I'm with you jason - the subject of bandwidth management is an important one, and the fact is that new applications (crapplications?!) are appearing all the time which are pushing the business model into a tight spot. We have competing forces - on the one hand, we purchase expensive dedicated bandwidth, and on the other, we sell low cost shared bandwidth. We cannot sell for $34.95 what we pay $300 for. But yet we get customers who come to us and ask us to do exactly that.

The days of the unmanaged bandwidth network are numbered, if they are not already at an end. There's certainly some solutions available for head-end bandwidth management - like the bandwidth arbitrator which was already mentioned - but the most effective management starts with subscriber side and _not allowing_ traffic flows that exceed that subscribers limits, into the network in the first place. The Arbitrator can only deal with it once it reaches your noc (or wherever else you've placed it), but this doesn't do anything for portscanning viruses or other traffic which would get dropped - but also would have also consumed your precious network resouces first before getting to that choke point.

I'd really like to see an isp industry standardization effort on the subject of bandwidth subscription policies, something that we can present to customers as the uniform definition of what we provide in terms of bandwidth and allocation and priority and so forth that could then be used as a 'sticker' when shopping around for services....

Mike (the rambler)

Jason wrote:

Several times in the last few weeks the topic of bandwidth management has been discussed, but "I Still Haven't Found What I'm Lookin' For"... Here's what I'd like to do:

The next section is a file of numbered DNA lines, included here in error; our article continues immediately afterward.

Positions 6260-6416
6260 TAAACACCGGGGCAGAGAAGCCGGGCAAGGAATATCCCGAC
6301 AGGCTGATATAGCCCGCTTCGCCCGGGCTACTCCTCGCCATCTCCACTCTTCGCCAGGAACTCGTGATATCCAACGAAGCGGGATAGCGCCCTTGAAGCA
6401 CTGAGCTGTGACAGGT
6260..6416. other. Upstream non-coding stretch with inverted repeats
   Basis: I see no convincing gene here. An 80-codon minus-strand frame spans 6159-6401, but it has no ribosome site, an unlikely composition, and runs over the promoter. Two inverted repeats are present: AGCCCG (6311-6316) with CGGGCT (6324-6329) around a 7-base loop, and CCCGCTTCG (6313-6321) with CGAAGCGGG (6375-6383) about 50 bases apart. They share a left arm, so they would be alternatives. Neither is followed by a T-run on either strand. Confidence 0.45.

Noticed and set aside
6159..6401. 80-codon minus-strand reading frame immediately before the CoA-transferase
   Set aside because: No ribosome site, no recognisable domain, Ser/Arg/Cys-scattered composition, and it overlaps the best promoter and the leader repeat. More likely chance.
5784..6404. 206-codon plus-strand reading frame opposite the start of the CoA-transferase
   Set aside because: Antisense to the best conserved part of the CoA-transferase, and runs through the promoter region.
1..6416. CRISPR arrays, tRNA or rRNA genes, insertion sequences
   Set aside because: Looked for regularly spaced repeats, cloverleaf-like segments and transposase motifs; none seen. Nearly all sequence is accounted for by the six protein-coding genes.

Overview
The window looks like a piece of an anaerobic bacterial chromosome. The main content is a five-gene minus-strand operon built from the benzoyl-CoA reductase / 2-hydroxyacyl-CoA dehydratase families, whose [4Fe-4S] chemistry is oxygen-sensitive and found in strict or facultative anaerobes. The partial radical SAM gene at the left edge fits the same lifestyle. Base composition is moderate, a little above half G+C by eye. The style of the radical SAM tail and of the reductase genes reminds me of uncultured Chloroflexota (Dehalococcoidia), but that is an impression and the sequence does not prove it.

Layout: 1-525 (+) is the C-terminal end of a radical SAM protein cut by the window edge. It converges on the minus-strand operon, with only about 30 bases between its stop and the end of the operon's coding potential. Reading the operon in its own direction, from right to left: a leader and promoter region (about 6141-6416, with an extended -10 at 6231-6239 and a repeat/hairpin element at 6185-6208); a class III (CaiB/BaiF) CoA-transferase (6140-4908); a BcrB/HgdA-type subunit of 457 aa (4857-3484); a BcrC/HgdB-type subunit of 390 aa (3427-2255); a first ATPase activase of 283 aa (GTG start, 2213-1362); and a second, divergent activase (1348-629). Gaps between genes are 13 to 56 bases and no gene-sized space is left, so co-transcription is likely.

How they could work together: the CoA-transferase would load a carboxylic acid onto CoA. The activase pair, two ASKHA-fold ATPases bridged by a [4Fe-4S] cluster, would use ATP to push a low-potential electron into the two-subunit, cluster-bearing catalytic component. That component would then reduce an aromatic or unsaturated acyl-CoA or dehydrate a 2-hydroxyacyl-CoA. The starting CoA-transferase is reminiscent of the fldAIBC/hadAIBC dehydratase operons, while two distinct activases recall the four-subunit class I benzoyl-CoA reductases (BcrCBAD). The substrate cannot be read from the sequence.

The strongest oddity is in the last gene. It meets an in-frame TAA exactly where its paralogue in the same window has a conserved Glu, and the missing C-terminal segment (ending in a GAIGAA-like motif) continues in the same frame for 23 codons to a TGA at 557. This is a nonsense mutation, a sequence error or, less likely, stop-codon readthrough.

1. Each user starts with a big "Internet Pipe". This way casual surfing and emails, etc. happen nice and snappy.

2. If a user downloads a big chunk of data, he needs to be "shaped" to a lower data rate after a few minutes (I'm thinking 2 or 3 minutes).

3. Step 2 repeats over and over several times if the user continues to download.

4. After the user quits hogging the network, his bandwidth is restored in stages (backwards of 2 and 3).

I know this, or at least similar things to it, are being done out there. The HughesNet satellite FAP works something like this (I don't know the actual values):

1.  Each user has a "Bit Bucket" that holds 1 Gig of bandwidth.

2.  The "Bit Bucket is replenished at 128k.

3.  The speed at which the user can download from his "bit bucket" is 1meg.

4. If the user uses all the bits in his bucket faster than they are replenished, he eventually gets only 128k.

Does anyone know how to get something like this going? I am especially interested in Linux/Ubuntu solutions.


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